not make the left, so he just kept going straight. He bounced
over a curb, shot across a patch of gravel, just missing a wall
of tires on his right, and then jumped back on the course, still
in front. He raced to a narrow victory while Ganassi, as stunned
as anyone, yelled in Zanardi's ears by radio, "You're the Man,
Alex! You're the Man!"
Reggie Jackson had his three home runs in one World Series game,
Wilt Chamberlain his 100-point game, Secretariat his 31-length
victory in the Belmont Stakes. In the annals of CART the single
most transcendent moment, the one that still plays at dinner
parties and sells T-shirts, is Zanardi's audacious stroke at
Laguna--a move known simply as the Pass. "It was a pivotal point
in Zanardi's career, a pivotal point for CART," Ganassi says. "To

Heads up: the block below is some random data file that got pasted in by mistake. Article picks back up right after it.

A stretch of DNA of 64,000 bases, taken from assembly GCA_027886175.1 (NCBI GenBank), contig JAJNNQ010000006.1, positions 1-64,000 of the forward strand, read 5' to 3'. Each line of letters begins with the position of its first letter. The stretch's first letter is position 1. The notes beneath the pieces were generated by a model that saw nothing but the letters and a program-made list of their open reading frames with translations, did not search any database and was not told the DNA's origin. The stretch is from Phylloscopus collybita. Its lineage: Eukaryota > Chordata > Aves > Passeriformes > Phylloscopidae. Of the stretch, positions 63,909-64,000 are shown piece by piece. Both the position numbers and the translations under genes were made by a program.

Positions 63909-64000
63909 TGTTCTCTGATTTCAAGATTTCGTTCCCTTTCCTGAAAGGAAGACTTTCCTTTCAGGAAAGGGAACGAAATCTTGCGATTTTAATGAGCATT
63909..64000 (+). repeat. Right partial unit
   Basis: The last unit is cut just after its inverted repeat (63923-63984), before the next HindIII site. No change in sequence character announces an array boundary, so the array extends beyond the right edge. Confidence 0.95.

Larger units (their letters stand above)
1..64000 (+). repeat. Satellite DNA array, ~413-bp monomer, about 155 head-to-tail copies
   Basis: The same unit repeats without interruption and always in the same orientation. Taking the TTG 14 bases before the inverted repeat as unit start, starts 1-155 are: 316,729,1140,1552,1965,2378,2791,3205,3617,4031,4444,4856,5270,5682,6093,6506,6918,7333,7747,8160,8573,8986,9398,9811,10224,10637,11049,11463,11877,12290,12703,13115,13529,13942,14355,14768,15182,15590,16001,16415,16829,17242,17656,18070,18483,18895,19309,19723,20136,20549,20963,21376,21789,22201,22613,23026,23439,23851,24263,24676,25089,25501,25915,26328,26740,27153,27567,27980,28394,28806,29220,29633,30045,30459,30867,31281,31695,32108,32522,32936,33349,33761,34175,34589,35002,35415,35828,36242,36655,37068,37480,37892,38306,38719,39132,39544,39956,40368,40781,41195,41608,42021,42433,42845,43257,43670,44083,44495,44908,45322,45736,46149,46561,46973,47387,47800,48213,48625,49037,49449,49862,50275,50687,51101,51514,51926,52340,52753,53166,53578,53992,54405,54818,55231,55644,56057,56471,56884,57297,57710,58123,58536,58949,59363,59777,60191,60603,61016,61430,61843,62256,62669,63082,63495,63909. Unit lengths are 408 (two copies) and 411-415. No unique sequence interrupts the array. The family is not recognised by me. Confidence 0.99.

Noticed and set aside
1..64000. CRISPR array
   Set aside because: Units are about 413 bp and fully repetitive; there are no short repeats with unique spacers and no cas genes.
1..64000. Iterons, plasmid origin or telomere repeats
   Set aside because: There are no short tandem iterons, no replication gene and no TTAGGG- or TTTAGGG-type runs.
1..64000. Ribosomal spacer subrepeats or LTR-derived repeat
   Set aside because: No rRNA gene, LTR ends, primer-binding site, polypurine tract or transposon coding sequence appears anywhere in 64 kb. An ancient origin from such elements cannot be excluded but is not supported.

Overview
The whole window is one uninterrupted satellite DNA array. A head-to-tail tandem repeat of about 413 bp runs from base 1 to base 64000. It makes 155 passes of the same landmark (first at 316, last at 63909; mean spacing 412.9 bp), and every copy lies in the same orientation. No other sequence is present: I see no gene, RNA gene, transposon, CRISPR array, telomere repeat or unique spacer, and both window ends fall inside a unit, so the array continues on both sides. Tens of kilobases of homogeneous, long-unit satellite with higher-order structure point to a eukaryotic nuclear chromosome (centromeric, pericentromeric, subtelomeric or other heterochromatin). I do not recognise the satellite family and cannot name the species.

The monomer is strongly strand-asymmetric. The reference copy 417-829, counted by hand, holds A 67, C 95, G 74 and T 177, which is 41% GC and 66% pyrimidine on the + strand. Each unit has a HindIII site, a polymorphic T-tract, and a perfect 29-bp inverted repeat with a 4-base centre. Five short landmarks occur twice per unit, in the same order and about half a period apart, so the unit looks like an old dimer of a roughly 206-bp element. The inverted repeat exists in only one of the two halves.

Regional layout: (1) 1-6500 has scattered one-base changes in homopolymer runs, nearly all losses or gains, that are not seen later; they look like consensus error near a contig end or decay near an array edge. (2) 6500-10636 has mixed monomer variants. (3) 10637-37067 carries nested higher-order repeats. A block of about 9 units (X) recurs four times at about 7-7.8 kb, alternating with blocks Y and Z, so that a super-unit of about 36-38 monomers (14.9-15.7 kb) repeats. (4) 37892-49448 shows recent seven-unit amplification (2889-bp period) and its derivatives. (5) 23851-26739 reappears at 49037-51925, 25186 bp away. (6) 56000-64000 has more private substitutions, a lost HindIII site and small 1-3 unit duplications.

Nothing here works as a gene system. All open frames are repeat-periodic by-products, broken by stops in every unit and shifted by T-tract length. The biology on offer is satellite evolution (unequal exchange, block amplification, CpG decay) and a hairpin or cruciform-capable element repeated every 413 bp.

say that it was energizing is an understatement."
The Pass forever stamped Zanardi as a daring, never-say-die
charger at the wheel, setting the tone for a career in which he
would be known as the Roadrunner. Barely a year earlier, however,
Zanardi hadn't been able to find a decent job in racing. He had
driven Formula One in Europe, but he had never driven a
competitive car or come close to winning a Grand Prix event.
Hungry and unemployed in late '95, he had come to America--a
displaced European romantic resigned to prowling the paddocks of
CART from Boston to Laguna, trying to catch a ride with a racing
"I came thinking I could easily find a ride because I had Formula
One experience," says Zanardi, "but I couldn't find anybody who
would sit down with me and hear what I had to say. Nobody knew me
in America. It was difficult."
This was not how Alessandro Zanardi had dreamed it while growing
up in Castel Maggiore, a village of some 15,000 people five miles
north of Bologna where he was born on Oct. 23, 1966. He was the
younger of two children of Dino Zanardi, a passionate,
Vesuvian-tempered plumber, and his wife, Anna, a timid,
gentle-natured shirtmaker. The seismic event of Alessandro's